Recipe: Mâche Salad with Pork Belly Lardons, Crispy Capers, Pine Nuts, and Plum Agrodolce Dressing

Mâche Salad

 

In the American salad bowl, mâche, known also as lamb's lettuce, is often left out of the mix. A variety of longstanding popularity in France, it has a tender, velvety texture and sweet, nutty flavor. Mâche lends itself easily to the autumn salad, without coercing or massaging. Why have we skipped over this green gem?

 

To give these sweet greens their due, we’ve added chef Rosalia Barron’s mâche salad to our fall repertoire. Barron tosses the starter, which also features crispy pork belly, in a wine-infused agrodolce dressing, a traditional... Read more >

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Recipe: Rodolfo Contreras's Pork Belly with Apple Cider Jus

Pork belly with Apple Cider JusThis playful pork-belly appetizer features some disguised garnishes; your guests will be pleasantly surprised when they take a bite.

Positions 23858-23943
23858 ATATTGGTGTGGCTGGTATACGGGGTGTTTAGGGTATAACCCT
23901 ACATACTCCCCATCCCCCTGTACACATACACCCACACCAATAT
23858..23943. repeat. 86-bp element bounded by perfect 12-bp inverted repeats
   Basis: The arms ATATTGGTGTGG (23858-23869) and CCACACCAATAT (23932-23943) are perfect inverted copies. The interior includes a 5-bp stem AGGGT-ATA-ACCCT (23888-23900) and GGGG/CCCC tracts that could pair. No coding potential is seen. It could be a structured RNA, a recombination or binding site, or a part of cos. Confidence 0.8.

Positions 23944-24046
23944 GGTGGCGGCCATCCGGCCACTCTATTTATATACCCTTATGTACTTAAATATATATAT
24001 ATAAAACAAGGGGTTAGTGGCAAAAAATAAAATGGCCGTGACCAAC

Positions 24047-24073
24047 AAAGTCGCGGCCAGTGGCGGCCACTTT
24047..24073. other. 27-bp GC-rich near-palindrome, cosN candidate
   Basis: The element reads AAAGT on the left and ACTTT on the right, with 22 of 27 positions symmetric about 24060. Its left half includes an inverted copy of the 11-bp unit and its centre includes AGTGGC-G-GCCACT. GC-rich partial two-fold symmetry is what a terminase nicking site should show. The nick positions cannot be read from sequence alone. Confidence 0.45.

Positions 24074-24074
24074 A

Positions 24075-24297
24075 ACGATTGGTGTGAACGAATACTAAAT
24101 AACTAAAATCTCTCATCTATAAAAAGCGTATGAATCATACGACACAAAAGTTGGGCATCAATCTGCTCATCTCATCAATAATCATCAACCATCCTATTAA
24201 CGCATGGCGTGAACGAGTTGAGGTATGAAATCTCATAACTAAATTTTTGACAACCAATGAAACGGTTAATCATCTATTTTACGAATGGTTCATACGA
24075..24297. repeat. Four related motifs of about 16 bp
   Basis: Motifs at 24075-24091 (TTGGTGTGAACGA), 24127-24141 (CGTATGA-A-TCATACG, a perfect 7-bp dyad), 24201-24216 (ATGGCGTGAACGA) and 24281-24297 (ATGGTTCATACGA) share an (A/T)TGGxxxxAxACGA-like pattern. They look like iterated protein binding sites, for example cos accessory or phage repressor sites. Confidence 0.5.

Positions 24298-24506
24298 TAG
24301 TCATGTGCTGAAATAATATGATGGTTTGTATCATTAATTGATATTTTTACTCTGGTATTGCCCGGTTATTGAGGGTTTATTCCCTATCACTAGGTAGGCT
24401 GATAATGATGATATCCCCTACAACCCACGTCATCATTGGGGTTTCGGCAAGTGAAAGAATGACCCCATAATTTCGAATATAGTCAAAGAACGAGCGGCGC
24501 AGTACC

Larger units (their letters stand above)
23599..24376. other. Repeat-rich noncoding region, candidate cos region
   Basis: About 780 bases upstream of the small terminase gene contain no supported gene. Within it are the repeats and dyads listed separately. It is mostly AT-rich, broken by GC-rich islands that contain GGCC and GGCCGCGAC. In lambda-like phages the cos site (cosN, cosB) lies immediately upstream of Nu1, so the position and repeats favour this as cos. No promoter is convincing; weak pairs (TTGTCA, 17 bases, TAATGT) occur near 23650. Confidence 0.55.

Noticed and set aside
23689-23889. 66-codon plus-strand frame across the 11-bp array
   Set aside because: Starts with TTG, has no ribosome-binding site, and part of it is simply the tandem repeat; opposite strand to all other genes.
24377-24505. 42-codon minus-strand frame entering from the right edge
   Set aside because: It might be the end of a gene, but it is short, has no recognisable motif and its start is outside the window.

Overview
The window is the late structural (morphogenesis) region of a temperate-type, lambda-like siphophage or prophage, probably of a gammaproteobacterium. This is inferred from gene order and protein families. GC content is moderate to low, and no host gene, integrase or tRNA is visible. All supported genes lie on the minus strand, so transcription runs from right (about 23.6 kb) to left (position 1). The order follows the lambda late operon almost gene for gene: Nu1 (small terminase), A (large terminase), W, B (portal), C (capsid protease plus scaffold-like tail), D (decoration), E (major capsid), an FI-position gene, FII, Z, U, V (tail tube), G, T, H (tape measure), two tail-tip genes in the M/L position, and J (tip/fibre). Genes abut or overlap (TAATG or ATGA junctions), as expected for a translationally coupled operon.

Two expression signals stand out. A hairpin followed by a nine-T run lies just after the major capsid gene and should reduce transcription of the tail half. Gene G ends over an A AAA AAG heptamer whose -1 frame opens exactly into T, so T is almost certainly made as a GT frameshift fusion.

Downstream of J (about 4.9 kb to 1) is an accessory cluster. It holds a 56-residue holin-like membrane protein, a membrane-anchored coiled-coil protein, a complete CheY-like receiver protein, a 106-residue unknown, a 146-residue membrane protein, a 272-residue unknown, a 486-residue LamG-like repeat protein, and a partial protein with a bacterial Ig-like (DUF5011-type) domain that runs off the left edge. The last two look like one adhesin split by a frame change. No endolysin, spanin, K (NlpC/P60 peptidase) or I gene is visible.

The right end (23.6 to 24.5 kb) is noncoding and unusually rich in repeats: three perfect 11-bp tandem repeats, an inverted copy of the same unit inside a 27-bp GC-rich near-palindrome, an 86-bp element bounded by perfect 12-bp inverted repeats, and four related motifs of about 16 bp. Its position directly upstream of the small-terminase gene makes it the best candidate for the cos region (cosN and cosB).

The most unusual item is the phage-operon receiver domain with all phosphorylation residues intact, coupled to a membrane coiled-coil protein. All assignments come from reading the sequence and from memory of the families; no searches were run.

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Recipe: Bourbon and Peppercorn–Glazed Pork Belly

In case Memorial Day grillables weren't enough to sate your inner carnivore, this recipe for glazed pork belly should do the trick. It's slathered in brown sugar, soy, and bourbon, a sticky-and-sweet mix that hardens into an irresistibly crispy coating after roasting in the oven.

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Eat this Word: Sous-Vide

SOUS-VIDE WHAT? Haute boil-in-bag cooking. Conceptually the opposite of pressure cooking, sous-vide is a technique whereby foods are vacuum sealed in plastic bags and cooked in a temperature-controlled water bath. It was developed by Georges Pralus in 1974, while he was working at Troisgros. Sous-vide spread throughout the Michelin three-star set, but it didn't make a large impact in the United States until now, when it seems to be filling a vacuum. Because most sous-vide dishes are prepared individually, it aids in portion control and increases efficiency on the hot line. Cooking in a sealed environment also minimizes product shrinkage. And rather than evaporating into the air, the juices and flavors remain trapped inside the bag. The sous-vide technique also proves helpful as chefs increasingly travel to cook guest dinners; they can literally just boil in the bag, slit it open, and serve. WHERE?

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